On July 12, 2016, after writing several requests to the medical unit complaining of severe pain, headaches, and light sensitivity, plaintiff submitted a grievance seeking a health service review, requesting the special glasses that he had not received, and requesting surgery to correct his hazy vision. Id. at 6 (¶ 30), 20-21.

         On August 4, 2016, defendant Ruiz submitted a request to the Utilization Review Committee for a YAG laser treatment to correct plaintiff's hazy vision. Id. at 6 (¶ 32). On August 9, 2016, plaintiff submitted another grievance seeking a health service review and requesting the special glasses. Id. at 6 (¶ 32), 23-24. Plaintiff never received the special glasses. Id. at 6-7 (¶ 33).

         On September 14, 2016, plaintiff had another appointment with Dr. Ehlers. Dr. Ehlers requested an evaluation for YAG laser treatment and prescribed artificial tears. Id. at 7 (¶¶ 34- 35). Upon returning to the correctional facility, plaintiff submitted his paperwork and the prescription for artificial tears to the medical unit. Plaintiff never received the artificial tears. Id. at 7 (¶ 37).

         On November 15, 2016, plaintiff was called to the medical unit to have blood drawn, which is standard policy whenever an inmate is scheduled for surgery. Id. at 7-8 (¶¶ 38-39). The following day, defendant Wilson called plaintiff to the medical unit and informed him that she had cancelled the surgery. Ignoring Dr. Ehlers' recommendation, defendant Wilson told plaintiff that before any surgery could be performed, he had to have someone at the University of Connecticut determine whether the surgery was medically necessary. Ultimately, plaintiff underwent the YAG laser surgery. Id. at 8 (¶¶ 41-43).

         The lights in the correctional facility are on from 5:30 a.m. until 11:00 p.m. Although plaintiff can turn off the light in his cell, daylight still enters through the window to the outdoors and the window in the cell door. Inmates are forbidden from blocking the windows or hanging anything from the bunk to block the light. As a result, plaintiff constantly experiences debilitating pain from the light. The prescribed glasses would have allowed plaintiff to block the light, alleviating his pain. Id. at 9-10 (¶¶ 50-54).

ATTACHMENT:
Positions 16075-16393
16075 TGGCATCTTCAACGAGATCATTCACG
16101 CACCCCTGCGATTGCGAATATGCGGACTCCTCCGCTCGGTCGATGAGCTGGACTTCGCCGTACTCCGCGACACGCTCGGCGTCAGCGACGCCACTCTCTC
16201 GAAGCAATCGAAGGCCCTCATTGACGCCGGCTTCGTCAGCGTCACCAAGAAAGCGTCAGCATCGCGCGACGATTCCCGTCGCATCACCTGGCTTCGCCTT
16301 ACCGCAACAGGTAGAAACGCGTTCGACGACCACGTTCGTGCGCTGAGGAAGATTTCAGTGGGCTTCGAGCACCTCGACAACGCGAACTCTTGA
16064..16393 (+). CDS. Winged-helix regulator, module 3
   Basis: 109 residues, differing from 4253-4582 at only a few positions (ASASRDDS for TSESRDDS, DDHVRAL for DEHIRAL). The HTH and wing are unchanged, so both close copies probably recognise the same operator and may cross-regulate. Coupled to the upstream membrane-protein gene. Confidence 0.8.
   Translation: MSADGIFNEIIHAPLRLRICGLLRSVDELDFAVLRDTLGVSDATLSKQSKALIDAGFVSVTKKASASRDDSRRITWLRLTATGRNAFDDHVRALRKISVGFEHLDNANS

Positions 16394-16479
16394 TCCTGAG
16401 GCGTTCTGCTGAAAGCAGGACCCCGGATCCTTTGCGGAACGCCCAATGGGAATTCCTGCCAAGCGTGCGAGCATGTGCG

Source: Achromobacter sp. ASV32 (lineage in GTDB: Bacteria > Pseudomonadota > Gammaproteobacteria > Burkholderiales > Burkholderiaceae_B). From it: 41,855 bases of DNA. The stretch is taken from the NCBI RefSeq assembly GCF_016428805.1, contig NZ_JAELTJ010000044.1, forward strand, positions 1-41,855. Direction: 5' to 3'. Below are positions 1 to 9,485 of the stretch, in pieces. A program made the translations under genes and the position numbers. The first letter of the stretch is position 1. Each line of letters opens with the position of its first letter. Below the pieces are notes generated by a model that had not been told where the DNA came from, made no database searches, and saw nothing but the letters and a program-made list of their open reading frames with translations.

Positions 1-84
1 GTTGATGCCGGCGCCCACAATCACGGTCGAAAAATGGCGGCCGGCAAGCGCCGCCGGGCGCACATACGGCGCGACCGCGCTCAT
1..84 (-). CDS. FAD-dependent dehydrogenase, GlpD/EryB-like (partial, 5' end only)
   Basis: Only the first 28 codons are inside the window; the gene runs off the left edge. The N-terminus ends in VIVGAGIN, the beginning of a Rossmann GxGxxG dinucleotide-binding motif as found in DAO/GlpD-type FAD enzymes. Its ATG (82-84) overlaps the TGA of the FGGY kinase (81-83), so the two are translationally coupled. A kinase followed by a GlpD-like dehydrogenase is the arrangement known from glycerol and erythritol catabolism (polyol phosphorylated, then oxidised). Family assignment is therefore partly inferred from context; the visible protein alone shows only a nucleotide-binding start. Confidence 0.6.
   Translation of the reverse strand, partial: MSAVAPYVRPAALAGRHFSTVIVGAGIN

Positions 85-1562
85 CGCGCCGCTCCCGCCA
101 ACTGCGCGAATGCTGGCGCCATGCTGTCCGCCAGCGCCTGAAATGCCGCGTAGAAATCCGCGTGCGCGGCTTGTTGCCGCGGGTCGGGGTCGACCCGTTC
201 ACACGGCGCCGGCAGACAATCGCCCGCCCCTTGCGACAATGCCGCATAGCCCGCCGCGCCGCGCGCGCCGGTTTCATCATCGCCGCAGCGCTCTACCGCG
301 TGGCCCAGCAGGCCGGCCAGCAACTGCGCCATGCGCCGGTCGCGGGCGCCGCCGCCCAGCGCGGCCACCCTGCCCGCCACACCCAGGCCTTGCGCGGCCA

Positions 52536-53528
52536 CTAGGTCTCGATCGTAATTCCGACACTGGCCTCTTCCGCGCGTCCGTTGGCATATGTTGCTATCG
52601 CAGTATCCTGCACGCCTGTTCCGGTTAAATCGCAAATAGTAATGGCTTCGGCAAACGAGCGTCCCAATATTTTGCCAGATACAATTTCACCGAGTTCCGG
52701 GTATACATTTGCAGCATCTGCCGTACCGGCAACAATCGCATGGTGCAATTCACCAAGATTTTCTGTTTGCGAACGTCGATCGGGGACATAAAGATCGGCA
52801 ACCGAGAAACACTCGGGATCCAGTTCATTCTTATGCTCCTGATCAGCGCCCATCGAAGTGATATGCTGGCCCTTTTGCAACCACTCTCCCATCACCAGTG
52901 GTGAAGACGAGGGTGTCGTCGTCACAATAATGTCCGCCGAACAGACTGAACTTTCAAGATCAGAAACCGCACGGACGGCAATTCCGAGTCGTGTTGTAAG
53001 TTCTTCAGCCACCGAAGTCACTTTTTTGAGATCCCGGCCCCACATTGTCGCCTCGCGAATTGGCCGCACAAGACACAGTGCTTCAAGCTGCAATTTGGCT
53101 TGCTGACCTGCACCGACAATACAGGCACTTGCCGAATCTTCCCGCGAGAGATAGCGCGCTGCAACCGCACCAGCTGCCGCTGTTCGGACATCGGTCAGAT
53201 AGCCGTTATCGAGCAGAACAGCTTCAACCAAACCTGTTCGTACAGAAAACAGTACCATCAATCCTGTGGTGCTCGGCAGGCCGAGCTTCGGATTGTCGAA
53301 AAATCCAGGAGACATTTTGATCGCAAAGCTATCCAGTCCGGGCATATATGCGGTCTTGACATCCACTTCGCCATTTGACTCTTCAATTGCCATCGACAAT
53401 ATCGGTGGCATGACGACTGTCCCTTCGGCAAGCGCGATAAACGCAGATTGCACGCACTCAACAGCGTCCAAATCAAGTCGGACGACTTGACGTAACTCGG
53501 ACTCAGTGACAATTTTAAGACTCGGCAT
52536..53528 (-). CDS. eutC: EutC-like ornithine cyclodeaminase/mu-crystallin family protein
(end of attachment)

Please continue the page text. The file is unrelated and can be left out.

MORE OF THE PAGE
Pursuant to 28 U.S.C. § 1915A(a), the Court must review prisoner civil complaints and dismiss any portion of the complaint that is frivolous or malicious, that fails to state a claim upon which relief may be granted, or that seeks monetary relief from a defendant who is immune from such relief. The Court must accept as true all factual matters alleged in a complaint, although a complaint may not survive unless its factual recitations state a claim to relief that is plausible on its face. See, e.g., Ashcroft v. Iqbal, 556 U.S. 662, 678 (2009); Mastafa v. Chevron Corp., 770 F.3d 170, 177 (2d Cir. 2014) (same). Nevertheless, it is well-established that “pro se complaints ‘must be construed liberally and interpreted to raise the strongest arguments that they suggest.'” Sykes v. Bank of Am., 723 F.3d 399, 403 (2d Cir. 2013) (quoting Triestman v. Fed. Bureau of Prisons, 470 F.3d 471, 474 (2d Cir. 2006)); see also Tracy v. Freshwater, 623 F.3d 90, 101-02 (2d Cir. 2010) (discussing special rules of solicitude for pro se litigants).

         As the Supreme Court has made clear, “a prison official's ‘deliberate indifference' to a substantial risk of serious harm to an inmate violates the Eighth Amendment.” Farmer v. Brennan, 511 U.S. 825, 828 (1994). A deliberate indifference claim has two component requirements. The first requirement is objective: the alleged deprivation must be serious. The second requirement is subjective: the charged officials must act with a subjectively reckless state of mind in their denial of medical care. See Spavone v. New York State Dep't of Corr. Servs., 719 F.3d 127, 138 (2d Cir. 2013); Hilton v. Wright, 673 F.3d 120, 127 (2d Cir. 2012).